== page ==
Wie didn't make U.S. Open this year, but it's coming
Posted: Monday June 5, 2006 9:08PM; Updated: Tuesday June 6, 2006 10:14AM
Michelle Wie shot a one-over 143 Monday in trying to earn one of 18 qualifying spots for the U.S. Open.
In the history of American golf, nothing is as Old Guard as U.S. Open sectional qualifying -- two rounds in one day, often played on sly courses designed by imported Scotsmen that are guarded by clubhouses with creaking steps and suspect plumbing. On Monday alone there were 10 qualifying events across the country, with a total of 577 golfers playing for 56 spots in the field of the U.S. Open. As June final exams go, it's about as tough as it gets.
Among those 577 golfers -- including Mark O'Meara and Tom Lehman and other winners of major championships -- there was only one woman, Michelle Wie, a Hawaiian teenager whose parents were born in Korea. Maybe you've seen her on 60 Minutes. Wie does things her own way. She turned pro last year, while still a junior in high school. At 13 she was already talking about wanting to play on the PGA Tour. Now, at 16, she's getting closer. The old order, the old way of thinking, got nicked Monday.
It was an important step. On Monday there was a girl playing with the boys for the first time in a USGA sectional qualifier. A girl who, in the wet gray cool of early morning, was wearing dangling earrings and clam-digger pants and a coral-colored sweater that would look good on only one other golfer -- Arnold Palmer. Michelle Wie was at the Canoe Brook Country Club in the wilds of northern New Jersey, trying to earn a place in the field at the 106th U.S. Open, this year at Winged Foot, a tournament for which Tiger Woods and Phil Mickelson have already secured their spots. No woman has ever played in a U.S. Open before -- or the Masters or the British Open or the PGA Championship. No woman, for that matter, has played in the NBA or fought for the heavyweight title of the world, but things are changing. You've heard of Danica Patrick, right? Michelle Wie didn't qualify for the U.S. Open this year -- she needs to fix her putting game from 10 feet and in -- but some year she will. So will other women whose names we don't yet know.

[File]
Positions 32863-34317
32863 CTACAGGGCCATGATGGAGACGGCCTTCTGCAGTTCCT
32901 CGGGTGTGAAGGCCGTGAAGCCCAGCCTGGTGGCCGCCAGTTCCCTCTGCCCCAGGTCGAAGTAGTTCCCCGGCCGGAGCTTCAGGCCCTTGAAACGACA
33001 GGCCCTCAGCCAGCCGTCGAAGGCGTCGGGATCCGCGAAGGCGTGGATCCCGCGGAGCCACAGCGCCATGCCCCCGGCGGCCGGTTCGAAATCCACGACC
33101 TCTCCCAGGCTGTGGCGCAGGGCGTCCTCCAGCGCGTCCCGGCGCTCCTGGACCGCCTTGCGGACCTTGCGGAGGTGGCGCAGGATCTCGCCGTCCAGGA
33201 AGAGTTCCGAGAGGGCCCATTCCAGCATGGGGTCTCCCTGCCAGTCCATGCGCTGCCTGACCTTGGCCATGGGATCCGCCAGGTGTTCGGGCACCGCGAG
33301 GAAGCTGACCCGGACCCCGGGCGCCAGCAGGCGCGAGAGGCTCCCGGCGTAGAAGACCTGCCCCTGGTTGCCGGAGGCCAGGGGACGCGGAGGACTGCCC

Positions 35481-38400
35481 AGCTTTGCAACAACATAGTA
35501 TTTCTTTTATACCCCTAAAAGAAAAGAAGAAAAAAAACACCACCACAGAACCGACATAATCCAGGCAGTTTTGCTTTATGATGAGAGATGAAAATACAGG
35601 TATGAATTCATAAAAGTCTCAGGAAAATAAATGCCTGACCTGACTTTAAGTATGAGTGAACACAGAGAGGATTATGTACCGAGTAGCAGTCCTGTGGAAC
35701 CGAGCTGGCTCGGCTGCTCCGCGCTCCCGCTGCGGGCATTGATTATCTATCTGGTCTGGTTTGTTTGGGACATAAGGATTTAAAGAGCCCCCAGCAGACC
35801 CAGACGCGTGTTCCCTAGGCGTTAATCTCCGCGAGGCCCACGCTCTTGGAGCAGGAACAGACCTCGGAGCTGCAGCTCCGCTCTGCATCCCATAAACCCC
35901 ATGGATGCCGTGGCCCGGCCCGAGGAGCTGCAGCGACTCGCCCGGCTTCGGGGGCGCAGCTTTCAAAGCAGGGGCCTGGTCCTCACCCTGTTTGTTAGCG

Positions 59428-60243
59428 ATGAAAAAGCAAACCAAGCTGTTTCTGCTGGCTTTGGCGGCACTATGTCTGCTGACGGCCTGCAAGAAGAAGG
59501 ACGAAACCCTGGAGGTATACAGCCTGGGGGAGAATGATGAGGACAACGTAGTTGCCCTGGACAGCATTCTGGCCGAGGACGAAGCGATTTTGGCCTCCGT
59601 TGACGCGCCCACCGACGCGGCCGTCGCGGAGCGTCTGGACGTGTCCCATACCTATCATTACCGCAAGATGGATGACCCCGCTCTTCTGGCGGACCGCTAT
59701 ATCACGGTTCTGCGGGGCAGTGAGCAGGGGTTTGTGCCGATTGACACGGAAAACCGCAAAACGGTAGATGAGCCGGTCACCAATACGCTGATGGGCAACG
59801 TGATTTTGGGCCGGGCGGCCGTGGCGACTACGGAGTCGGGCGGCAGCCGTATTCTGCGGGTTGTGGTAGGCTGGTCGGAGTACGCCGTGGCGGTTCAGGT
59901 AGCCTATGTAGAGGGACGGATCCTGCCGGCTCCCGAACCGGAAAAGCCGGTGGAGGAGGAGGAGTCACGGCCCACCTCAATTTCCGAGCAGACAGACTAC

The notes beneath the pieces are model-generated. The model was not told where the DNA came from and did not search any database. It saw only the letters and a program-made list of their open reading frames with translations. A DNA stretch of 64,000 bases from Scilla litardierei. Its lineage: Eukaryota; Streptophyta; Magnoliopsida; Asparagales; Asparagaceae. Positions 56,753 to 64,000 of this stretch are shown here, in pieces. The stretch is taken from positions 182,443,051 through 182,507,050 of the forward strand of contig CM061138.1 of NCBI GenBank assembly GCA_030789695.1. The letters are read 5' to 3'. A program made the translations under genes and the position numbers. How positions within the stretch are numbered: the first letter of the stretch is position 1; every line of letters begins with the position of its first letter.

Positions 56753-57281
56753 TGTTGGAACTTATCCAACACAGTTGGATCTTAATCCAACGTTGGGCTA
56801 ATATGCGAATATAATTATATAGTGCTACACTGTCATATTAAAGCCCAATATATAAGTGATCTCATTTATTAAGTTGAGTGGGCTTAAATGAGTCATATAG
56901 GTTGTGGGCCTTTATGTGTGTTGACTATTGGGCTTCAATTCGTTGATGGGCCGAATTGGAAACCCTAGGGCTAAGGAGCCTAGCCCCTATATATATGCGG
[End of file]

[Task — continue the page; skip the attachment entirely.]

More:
Early Monday morning she was on the practice tee at Canoe Brook, warming up for a 12-hour day of golf. The other golfers -- at Canoe Brook there were 153 golfers playing for 18 spots -- were using the garden-variety striped range balls issued by the club. Wie, the youngest golfer in the field, was not. Her father, B.J., came onto the range carrying a plastic shopping bag filled with brand-new Nike practice balls, the brand she is paid to play, part of an overall endorsement deal worth over $10 million. It takes chutzpah to show up at a USGA event with your own practice balls, but the three Wies -- father, daughter and mother Bo --are not slaves to convention. B.J. Wie is more Richard Williams (father of Serena and Venus) than Earl Woods. For years now people have been saying that Michelle Wie should be playing against other girls in junior events, learning how to win. The father has never stopped to ask why.